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How Poor Oral Health Can Put the Heart at Risk November 3, 2017

Murray Hill, Manhattan
How Poor Oral Health Can Put the Heart at Risk, Manhattan, New York

If you’ve read Dr. Leonard Kundel’s blog before, you know the implications of holistic dentistry: the health of the mouth has everything to do with that of the rest of the body. But oral wellness affects more than just the appearance of the face: as an entryway for bacteria and germs, the condition of the mouth can affect any other part of the body, notably the heart. A study published in the 2016 American Journal of Medicine associates tooth loss with increased risk of heart disease, death, and stroke — showing around a 6% increase in risk each complication for every tooth lost.

How Are the Mouth and Heart Related?

TheLeonard Kundel gums provide a porous barrier between the blood and the environment. That’s why it’s so easy to make them bleed and why oral topical anesthetic is so effective. It’s that easy for bacteria to get into the rest of the body through the gums. Dr. Leonard Kundel urges you to brush your teeth and floss daily, otherwise the sneaky bacteria between your teeth might slip into the bloodstream. From there, they can put any damaged organ or body part at risk.

What Might Happen as a Result?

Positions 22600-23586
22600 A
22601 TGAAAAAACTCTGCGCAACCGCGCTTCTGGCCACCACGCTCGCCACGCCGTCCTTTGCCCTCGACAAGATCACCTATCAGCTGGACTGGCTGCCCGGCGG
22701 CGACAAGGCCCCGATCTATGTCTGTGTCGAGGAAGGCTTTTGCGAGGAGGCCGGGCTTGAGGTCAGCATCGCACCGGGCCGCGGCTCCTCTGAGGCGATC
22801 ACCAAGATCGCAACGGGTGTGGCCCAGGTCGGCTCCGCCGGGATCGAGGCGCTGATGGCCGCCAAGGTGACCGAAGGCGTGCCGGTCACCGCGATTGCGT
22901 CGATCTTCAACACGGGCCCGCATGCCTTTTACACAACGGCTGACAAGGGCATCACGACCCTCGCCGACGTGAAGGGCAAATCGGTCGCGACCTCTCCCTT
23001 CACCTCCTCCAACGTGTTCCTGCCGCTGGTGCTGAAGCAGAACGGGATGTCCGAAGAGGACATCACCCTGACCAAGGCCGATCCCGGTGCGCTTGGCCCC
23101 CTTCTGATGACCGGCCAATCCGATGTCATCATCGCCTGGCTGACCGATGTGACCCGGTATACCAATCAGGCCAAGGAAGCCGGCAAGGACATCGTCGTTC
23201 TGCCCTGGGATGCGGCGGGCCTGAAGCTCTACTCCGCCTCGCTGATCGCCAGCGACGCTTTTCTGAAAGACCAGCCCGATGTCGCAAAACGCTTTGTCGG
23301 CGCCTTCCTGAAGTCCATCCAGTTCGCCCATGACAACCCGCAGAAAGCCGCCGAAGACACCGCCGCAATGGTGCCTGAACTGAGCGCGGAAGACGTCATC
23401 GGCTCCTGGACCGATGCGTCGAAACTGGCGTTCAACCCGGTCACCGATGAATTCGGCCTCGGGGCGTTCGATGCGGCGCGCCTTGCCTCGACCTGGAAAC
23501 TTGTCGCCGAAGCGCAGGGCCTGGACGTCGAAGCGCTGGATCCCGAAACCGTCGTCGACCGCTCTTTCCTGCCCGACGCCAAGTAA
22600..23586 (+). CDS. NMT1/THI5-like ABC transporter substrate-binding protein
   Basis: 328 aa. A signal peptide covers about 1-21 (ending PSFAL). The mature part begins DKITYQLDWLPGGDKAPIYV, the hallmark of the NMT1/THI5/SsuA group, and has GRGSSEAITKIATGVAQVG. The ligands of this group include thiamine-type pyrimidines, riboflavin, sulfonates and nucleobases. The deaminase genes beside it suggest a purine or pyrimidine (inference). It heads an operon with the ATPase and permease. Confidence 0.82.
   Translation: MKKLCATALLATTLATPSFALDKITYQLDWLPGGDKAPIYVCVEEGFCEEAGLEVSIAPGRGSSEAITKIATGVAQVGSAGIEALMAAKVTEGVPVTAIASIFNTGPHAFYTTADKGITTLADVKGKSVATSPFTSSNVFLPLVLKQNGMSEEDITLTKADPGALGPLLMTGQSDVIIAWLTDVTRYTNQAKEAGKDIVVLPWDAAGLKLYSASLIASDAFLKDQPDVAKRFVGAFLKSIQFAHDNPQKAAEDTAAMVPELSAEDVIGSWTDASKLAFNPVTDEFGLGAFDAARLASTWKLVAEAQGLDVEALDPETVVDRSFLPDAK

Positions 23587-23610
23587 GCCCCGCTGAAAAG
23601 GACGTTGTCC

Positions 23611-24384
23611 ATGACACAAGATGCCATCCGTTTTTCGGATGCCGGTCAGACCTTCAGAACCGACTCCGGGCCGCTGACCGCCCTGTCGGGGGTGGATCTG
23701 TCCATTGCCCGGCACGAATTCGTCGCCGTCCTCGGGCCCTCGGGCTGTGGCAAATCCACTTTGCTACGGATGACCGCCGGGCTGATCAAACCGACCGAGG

Presence of bacteria and germs in the heart causes infection, which can lead to inflammation. Illnesses such as endocarditis, an infection of the heart’s inner lining, and atherosclerosis, inflammation in the arteries. These are both very serious conditions: both can interfere with the proper function of the cardiovascular system, at their worst leading to heart failure, cardiac arrhythmia, and myocardial abscesses.

Risk Factors

Those at greater risk of gingivitis are more likely to experience mouth-related heart issues. Besides being bad for your mouth, being in poor oral health — keeping plaque around, having poor oral hygiene — increases your risk of cardiovascular interference. Pay attention to your gums: it’s important to see a dentist whenever you notice bleeding, red, swollen, or sore gums, or if they look like they’re pulling away. If you frequently have bad breath or bad mouth taste or loose teeth, there’s a higher chance that you’re dealing with some sort of bacterial issue.

Dr. Leonard Kundel’s holistic dentistry keeps track of mouth-body relationships. Dr. Kundel’s patients praise his in-depth but digestible explanations of their health, from oral hygiene to potential causes for their chest pains. See the dentist who understands your health as a big picture, not just a few teeth to scrape. Schedule a consultation with Dr. Leonard Kundel today by calling (203) 487-6020  or visiting his website.

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